Dr Di Meo on the Rationale for Developing LILRB4–Directed CAR T-Cell Therapy in Multiple Myeloma


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Francesco Di Meo, PhD, discusses the rationale for targeting LILRB4 through CAR T-cell therapy in multiple myeloma.

Francesco Di Meo, PhD, postdoctoral research fellow, Moffitt Cancer Center, discusses the role of the immunoreceptor LILRB4 in the tumor microenvironment, as well as highlights the rationale for targeting this marker through CAR T-cell development in multiple myeloma.

Di Meo and his colleagues developed a pipeline to identify biologically and therapeutically relevant targets for immunotherapy development in multiple myeloma by using mass-spectrometry analyses from 7 multiple myeloma cell lines and RNA-seq data from over 900 patients with multiple myeloma. From a pool of 4,000 candidates, multiple myeloma, emerged as a promising target. Multiple myeloma is a tyrosine-based inhibition motif-containing receptor that functions as an immune checkpoint on myeloid cells and has implications in various immune diseases.

LILRB4 shows low expression in normal tissues but is highly expressed in many primary patient samples and myeloma cell lines, similar to BCMA, making it a significant marker for multiple myeloma, Di Meo states. LILRB4 has also been implicated in the proliferation of multiple myeloma cells and has shown an immunomodulatory role in diseases like monocytic acute myeloid leukemia (AML), where it mediates T-cell inhibition and leukemia cell infiltration, he adds.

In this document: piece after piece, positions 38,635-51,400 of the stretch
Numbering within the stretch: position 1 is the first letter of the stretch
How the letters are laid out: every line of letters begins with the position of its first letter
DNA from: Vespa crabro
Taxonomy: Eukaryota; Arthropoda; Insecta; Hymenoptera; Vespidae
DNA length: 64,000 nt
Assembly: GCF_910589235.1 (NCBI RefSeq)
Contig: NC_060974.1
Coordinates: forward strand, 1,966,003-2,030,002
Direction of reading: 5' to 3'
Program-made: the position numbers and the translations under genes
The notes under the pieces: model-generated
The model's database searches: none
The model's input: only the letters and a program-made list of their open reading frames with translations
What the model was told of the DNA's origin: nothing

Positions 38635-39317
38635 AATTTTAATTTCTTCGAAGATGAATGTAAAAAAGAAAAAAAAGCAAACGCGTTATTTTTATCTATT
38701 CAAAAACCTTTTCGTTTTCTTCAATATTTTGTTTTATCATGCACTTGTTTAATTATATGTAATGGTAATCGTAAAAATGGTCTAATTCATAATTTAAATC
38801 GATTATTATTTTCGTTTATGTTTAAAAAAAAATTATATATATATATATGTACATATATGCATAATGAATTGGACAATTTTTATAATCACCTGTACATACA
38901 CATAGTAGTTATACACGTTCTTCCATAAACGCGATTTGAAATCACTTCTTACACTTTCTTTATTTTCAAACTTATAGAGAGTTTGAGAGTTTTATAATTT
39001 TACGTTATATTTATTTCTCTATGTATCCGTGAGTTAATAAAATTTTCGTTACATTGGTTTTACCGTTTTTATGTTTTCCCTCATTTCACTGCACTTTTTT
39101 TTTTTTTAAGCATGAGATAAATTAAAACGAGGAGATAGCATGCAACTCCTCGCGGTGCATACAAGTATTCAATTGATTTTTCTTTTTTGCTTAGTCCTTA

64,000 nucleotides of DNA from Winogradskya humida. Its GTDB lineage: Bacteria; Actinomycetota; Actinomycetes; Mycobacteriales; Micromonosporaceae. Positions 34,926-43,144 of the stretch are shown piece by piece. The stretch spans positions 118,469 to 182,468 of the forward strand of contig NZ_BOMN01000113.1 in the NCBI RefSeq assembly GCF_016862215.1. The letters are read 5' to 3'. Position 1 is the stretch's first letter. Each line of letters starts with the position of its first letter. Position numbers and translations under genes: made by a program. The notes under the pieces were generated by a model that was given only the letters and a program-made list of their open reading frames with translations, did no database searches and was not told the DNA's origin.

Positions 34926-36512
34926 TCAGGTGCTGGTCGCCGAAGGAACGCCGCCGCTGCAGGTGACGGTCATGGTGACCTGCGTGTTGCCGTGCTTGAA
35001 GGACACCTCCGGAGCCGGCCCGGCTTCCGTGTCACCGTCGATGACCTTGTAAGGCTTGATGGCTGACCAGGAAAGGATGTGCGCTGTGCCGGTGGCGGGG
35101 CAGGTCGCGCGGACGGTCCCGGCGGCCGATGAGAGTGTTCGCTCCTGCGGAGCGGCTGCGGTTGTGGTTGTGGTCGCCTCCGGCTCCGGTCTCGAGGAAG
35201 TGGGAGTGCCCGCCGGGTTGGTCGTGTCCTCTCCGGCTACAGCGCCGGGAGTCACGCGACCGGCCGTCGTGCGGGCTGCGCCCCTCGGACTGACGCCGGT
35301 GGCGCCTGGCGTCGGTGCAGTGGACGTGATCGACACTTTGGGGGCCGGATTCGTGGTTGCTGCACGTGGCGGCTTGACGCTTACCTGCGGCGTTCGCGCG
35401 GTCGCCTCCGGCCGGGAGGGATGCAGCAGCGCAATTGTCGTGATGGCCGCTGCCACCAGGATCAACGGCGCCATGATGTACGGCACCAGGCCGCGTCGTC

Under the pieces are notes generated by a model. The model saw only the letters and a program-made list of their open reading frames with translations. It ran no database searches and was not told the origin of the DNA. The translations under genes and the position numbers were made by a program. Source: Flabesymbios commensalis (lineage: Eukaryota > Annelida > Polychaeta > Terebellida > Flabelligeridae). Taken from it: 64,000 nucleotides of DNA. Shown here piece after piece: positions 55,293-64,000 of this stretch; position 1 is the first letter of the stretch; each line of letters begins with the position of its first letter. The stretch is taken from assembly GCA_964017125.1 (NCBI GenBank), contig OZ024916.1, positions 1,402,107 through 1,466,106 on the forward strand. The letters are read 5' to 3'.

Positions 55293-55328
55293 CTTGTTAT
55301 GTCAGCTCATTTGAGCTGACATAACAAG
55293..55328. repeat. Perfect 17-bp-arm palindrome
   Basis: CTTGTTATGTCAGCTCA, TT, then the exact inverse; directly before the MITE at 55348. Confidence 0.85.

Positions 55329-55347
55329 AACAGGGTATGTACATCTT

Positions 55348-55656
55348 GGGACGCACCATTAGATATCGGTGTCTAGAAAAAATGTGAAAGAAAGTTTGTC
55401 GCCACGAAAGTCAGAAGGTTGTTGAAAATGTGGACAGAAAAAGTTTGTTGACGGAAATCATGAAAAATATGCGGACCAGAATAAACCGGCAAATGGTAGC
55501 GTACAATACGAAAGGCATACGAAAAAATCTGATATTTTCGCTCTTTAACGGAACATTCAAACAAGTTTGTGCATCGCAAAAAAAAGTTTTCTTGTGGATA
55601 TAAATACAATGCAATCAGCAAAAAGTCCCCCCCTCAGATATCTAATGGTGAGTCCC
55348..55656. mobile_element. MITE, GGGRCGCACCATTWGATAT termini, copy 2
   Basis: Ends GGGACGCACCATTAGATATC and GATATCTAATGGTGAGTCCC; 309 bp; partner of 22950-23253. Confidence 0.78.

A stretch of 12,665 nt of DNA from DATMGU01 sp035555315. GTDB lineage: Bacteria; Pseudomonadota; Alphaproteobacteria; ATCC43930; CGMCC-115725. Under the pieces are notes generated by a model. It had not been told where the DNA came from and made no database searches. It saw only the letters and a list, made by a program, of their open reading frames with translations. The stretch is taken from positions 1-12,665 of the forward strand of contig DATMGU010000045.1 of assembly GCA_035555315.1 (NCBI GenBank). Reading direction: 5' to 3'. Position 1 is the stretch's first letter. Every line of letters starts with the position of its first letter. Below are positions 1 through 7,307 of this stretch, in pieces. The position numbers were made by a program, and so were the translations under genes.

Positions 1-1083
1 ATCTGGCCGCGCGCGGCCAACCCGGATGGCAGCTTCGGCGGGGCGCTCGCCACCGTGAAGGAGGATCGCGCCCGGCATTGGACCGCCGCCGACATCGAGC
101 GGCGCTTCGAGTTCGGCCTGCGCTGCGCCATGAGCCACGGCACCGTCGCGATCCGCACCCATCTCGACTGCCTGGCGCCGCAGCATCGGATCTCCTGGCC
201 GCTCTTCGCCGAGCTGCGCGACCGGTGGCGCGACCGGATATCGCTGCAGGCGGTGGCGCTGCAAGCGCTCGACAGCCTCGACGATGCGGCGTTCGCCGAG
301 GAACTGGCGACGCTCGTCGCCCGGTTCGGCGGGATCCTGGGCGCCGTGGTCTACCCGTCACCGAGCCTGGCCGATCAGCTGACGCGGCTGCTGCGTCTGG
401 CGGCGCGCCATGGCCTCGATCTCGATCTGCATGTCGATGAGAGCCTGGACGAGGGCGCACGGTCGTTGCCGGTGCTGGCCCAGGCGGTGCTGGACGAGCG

Building on these findings, investigators aimed to investigate the functional role of LILRB4 in multiple myeloma and explore the development of CAR T-cell therapies targeting LILRB4, Di Meo continues. This approach seeks to leverage the specific expression patterns and immunomodulatory properties of LILRB4 in multiple myeloma to design targeted therapies that can enhance immune responses against myeloma cells, he explains.

In this study, multiple CAR constructs developed to target LILRB4 demonstrated specific killing of myeloma cell lines in vitro, including cell lines with resistance to conventional therapies.

Overall findings from the study reinforce LILRB4's role as a negative immune receptor in multiple myeloma. Future studies will focus on validating these findings and exploring the therapeutic potential of targeting LILRB4 with CAR T-cell therapies in myeloma.

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